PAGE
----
Oh, yes, here it is! 

Gosh, it’s quite dated now. The references to “savages” kind of took me by surprise there! Still, the basic idea is still clear. In this essay, Lewis is thinking and writing about seeing a shaft of light coming into his dusty toolshed, then moving to look along the light itself and seeing the sky and trees outside. He uses this experience to juxtapose two kinds of experiencing – looking at an object, something “outside” of ourselves, and experiencing as a “subject”. Well, I don’t think he actually uses that language but that’s what I’ve always taken out of it.

There’s a difference between observing and experiencing.

We do both all the time of course, and the objectivity of observing continues to be debated, but nobody can deny what you experience as a subject. That’s all yours. Or, in my case, all mine!

I think of myself as a realist. I’m not convinced by the arguments that there’s nothing “out there”, that everything comes into existence only in the moment of being observed. After all, the universe has been around for a heck of a long time before human beings emerged to observe it! As best I know!

I’m not really convinced by the relativist arguments either….that there is no objective truth, that truth is different for each and every one of us. But it seems kind of obvious to me that my subjective, day to day, moment to moment, experience is unique. As is yours.

More than that, this subjective experience I have of my one unique life is inescapable for me. I can’t avoid it. I can’t stand apart from it and take another view entirely. That’s partly why I take these photos and write these words.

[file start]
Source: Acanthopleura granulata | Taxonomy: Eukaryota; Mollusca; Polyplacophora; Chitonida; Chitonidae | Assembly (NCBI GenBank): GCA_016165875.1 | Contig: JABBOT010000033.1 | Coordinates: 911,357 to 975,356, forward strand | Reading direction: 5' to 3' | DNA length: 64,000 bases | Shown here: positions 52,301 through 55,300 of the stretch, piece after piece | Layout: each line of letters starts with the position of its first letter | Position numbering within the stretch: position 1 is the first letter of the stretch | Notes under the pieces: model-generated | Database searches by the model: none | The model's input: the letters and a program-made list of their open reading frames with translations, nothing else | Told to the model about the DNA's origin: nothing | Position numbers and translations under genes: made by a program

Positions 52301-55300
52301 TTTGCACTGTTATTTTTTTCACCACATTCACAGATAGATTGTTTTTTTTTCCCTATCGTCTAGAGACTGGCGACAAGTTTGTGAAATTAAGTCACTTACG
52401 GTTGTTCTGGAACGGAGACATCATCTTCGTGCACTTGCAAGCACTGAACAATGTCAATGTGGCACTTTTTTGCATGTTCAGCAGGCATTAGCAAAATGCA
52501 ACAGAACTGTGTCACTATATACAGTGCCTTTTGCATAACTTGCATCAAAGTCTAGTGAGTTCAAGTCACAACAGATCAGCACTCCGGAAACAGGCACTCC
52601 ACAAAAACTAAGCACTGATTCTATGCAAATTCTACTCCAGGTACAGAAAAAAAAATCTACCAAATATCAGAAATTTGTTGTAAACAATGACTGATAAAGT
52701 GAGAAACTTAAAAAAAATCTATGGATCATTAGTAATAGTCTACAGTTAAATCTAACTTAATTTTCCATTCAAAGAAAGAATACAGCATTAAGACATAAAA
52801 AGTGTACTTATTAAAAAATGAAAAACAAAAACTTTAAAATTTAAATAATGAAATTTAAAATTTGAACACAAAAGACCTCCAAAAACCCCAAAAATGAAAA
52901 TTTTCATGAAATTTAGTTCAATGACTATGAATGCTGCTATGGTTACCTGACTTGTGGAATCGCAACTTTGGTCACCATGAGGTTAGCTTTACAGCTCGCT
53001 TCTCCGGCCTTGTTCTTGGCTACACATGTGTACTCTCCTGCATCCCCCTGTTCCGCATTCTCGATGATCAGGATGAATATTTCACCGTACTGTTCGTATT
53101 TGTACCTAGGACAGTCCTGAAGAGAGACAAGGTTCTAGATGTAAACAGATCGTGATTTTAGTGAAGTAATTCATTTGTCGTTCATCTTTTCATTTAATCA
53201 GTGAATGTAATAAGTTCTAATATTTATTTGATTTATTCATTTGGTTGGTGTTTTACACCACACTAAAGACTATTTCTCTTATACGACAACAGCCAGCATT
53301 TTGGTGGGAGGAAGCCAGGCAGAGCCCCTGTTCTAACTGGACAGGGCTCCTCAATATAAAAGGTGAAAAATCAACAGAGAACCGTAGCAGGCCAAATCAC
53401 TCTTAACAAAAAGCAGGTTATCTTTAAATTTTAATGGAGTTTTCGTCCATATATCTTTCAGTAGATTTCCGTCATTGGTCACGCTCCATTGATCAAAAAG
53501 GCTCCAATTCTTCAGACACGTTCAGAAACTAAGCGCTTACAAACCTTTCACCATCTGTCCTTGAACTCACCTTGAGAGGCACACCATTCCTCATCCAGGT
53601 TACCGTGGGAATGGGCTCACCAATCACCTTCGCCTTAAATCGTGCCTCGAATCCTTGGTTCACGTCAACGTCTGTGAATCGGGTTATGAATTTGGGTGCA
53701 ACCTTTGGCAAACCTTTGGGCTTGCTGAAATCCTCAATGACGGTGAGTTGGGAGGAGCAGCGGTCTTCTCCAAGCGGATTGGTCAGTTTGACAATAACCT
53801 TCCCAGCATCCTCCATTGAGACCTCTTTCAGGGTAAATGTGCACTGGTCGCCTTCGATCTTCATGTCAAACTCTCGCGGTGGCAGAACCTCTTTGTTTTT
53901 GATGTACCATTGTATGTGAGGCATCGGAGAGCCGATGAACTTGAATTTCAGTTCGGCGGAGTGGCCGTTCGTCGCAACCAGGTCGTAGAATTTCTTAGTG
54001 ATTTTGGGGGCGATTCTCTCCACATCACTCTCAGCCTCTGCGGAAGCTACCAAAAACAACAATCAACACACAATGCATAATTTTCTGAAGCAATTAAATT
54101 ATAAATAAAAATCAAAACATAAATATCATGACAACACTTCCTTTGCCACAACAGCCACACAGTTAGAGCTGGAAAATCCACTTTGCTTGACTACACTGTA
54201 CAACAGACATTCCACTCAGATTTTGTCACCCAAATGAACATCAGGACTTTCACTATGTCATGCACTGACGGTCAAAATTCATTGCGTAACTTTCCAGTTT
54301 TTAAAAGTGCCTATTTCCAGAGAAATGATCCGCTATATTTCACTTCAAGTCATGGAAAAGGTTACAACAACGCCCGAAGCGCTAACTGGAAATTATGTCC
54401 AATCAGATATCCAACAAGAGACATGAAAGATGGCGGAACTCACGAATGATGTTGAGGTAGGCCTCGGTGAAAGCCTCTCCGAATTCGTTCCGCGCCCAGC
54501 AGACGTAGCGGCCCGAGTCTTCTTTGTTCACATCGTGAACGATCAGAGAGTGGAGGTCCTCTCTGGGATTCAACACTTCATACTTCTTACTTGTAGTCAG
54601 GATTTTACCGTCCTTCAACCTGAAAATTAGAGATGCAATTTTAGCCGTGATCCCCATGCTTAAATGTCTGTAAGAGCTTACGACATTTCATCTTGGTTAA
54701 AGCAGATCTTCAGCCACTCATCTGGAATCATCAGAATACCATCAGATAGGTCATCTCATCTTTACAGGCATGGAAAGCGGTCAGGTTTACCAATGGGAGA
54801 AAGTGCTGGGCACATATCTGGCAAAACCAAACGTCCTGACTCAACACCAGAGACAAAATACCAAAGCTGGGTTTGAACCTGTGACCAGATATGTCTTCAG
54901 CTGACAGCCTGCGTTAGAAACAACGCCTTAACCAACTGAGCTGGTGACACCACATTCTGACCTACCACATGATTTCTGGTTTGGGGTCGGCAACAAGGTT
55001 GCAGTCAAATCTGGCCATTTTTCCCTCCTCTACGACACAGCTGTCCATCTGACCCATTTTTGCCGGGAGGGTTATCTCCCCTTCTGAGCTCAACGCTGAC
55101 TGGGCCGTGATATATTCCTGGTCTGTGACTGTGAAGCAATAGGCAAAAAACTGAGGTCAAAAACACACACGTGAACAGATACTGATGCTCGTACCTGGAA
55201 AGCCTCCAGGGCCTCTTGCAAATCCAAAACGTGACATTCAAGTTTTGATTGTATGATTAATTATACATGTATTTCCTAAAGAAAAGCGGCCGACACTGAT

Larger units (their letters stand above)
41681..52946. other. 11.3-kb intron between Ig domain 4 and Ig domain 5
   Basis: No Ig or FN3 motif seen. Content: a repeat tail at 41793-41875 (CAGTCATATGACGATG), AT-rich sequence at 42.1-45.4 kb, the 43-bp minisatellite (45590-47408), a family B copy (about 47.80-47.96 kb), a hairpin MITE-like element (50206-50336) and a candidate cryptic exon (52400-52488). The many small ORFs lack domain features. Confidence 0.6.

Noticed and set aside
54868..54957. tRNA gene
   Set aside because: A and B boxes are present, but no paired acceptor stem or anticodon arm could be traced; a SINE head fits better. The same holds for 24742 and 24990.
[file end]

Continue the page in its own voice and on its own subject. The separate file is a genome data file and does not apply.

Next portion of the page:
I’m just expressing my unavoidable uniqueness.

I should also stress, however, that I absolutely love it when others express their uniqueness too.

Go on….share what only you can share!

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On one side of the cathedral in Segovia there are a number of statues of lions. What struck me as strange the first time I saw them was that they have their tongues sticking out. Sticking out quite a long way! I don’t remember seeing that in images of lions elsewhere. What’s that about? Is it because they are so hot? I was certainly hot the day I was there.

I decided to take a picture of one of them and try and figure out later why it had its tongue sticking out. But when I framed the shot I saw the blue sky filled with puffy, light, white clouds up behind the lion. Perfect! Click!

So, what does it look like now?

Maybe it’s just me, but it looks like the lion is licking the clouds – as if they are ice cream! Well, clouds are just water aren’t they? So maybe the lion is licking them because he’s hot and thirsty?

Ha! Ha!

You see, the brain loves connections. At least, the right hemisphere does. It seeks them out and when it can’t find any easily it makes some. It creates.

There’s a lesson there about creativity don’t you think?

It involves making connections……

PS Ok, having written this post I then googled lions with their tongues sticking out and it turns out its way more common than I realised! I’ll need to look more closely next time I see a statue of a lion!